Are there any factors which would inform the ‘no bid’ decision? If so, what are they?
Is your team equipped to deliver the contract?
Does the contract align with your growth plans?
K Low Consulting’s approach to the ‘bid no bid’ decision
At K Low Consulting, we recognise that the ‘bid no bid’ decision is critical. Our initial consultation with you will outline whether we think you should bid or not, taking the strain and pressure away. We are open and honest with our clients from the beginning of the process, and unlike other tender companies, will not simply encourage you to bid for a tender for profitability. We will thoroughly evaluate your organisations standing and the likelihood of winning a contract. We strive for strong partnerships with our clients and want them to be aware of the best opportunities that align with their organisation’s strategic growth plans.
If you would like our help to decide whether to bid or not for a contract or to find out about our services, please contact us today on email@example.com or call 0330 133 1041.
Primary Care Networks are still in the early stages of formation and many people may be unaware or have little knowledge of them.
Primary Care Networks were introduced in the NHS Long Term Plan in 2019 and since then, there has been the beginning of many formations to collaborate healthcare services for the benefit of patients and their healthcare.
Aiming to collaborate a workforce and form a more inclusive work environment to better the needs of patients, the particular challenges, risks and successes of these formed Primary Care Networks can be evaluated.
Questioning ‘are primary care networks a challenging collaboration?’, this article will provide a holistic overview of primary care networks, the potential risks and challenges and finally, the successes.
What are Primary Care Networks?
A Primary Care Network is one or more general practice’s working collaboratively together. This usually consists of networks of doctors and other healthcare providers such as dieticians, pharmacists and nurses.
As stated on the King’s Fund, networks are geographically based and cover all practice within a clinical commissioning group boundary.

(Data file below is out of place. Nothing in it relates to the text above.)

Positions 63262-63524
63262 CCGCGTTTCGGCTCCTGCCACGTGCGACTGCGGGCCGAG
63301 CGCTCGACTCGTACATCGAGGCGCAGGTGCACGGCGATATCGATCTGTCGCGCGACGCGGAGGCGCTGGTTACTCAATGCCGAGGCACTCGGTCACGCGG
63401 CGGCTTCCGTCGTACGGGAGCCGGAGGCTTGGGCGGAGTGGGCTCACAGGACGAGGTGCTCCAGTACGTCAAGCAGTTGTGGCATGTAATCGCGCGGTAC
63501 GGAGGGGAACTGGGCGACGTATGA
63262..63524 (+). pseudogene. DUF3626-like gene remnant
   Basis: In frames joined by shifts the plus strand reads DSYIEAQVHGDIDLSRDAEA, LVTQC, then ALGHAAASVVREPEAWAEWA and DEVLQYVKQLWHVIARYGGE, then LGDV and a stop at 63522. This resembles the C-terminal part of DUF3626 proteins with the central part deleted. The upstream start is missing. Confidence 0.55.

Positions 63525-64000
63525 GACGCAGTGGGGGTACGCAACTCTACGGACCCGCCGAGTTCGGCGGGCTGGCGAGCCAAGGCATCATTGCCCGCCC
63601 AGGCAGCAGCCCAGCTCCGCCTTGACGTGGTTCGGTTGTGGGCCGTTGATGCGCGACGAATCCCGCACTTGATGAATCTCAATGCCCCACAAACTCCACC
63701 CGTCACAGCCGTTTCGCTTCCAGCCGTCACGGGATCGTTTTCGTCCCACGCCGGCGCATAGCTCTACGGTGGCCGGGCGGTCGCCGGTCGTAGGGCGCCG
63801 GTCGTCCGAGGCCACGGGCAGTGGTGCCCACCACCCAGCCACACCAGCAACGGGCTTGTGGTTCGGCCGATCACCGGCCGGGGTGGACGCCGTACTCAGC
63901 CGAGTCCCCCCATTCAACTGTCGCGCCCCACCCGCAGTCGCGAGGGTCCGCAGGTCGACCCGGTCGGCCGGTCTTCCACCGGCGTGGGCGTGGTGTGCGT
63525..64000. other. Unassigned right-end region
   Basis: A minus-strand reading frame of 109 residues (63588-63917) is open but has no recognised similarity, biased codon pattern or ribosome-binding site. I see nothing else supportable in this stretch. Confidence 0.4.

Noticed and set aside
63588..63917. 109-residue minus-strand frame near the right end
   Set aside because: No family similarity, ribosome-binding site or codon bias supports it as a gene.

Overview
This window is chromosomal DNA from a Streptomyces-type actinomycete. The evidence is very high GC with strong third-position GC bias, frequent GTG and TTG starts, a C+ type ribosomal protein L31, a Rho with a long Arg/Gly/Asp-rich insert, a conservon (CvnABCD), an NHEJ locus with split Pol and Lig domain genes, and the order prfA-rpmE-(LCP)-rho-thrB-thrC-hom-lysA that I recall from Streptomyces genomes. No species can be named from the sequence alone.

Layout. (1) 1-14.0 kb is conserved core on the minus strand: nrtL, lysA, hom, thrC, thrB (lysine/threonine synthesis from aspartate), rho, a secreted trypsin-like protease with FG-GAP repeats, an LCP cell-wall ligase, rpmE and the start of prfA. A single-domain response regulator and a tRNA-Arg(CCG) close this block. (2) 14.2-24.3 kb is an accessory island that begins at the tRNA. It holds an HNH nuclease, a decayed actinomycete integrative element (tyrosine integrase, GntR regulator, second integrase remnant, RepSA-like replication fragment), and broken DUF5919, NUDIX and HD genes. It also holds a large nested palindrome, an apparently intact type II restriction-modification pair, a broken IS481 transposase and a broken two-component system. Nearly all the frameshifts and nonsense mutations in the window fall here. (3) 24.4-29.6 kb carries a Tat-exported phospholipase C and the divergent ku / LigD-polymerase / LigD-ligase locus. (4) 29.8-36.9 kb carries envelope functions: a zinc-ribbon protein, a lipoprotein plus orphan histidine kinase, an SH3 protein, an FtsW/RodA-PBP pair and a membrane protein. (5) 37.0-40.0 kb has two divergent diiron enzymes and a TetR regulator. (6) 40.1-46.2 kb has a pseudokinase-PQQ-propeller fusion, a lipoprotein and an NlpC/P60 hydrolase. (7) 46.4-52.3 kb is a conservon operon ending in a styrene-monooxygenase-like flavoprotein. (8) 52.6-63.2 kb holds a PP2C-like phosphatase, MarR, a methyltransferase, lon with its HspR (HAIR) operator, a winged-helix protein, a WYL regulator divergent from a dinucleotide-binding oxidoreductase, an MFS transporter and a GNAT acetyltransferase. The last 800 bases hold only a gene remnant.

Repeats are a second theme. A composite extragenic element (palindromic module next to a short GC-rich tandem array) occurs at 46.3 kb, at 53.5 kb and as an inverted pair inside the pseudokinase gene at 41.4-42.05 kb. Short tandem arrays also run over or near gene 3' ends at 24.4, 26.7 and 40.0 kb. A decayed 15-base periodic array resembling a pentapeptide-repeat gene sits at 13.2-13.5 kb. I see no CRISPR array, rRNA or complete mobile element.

It is not a requirement that primary care networks are formed, but if practices choose not to join, they will lose out on significant funding. It’s also important to note that occasionally, a single practice can function as a network if they meet the size requirements. PCN’s will receive funding to employ additional health professionals such as pharmacists and paramedics to enable a greater formation.
Why were Primary Care Networks introduced?
The NHS were facing issues with increased demand in healthcare services. Patients were living longer, with more complex and long-term health conditions. These issues were also coupled with an understaffed workforce.
As a result, the introduction of Primary Care Networks aimed to alleviate the strain on healthcare staff, allowing them to work together to deliver primary care services.
Primary Care Homes (introduced in 2015) were an approach to strengthening primary care. The model brings together a range of health and social care professionals to work together to provide enhanced personalised and preventative care for their local community.
Healthcare professionals were encouraged to work together, in networks of 30,000-50,00 patients, which built on the Primary Care Home model. Following this, in February 2018, refreshed ‘NHS Plans for 19’ was introduced. This plan set out the plans for CCG’s, encouraging every GP to be part of a PCN so that these could cover the whole country as far as possible by the end of 2018/2019.
As part of this contract, the DES announced that PCN’s must appoint a clinical director as their named leader, responsible for delivery. The network agreement states the rights and obligations of the GP practices within the network, how the network will partner with non-GP’s, and a patient data-sharing requirement.
Here are some key legislative dates as mentioned above: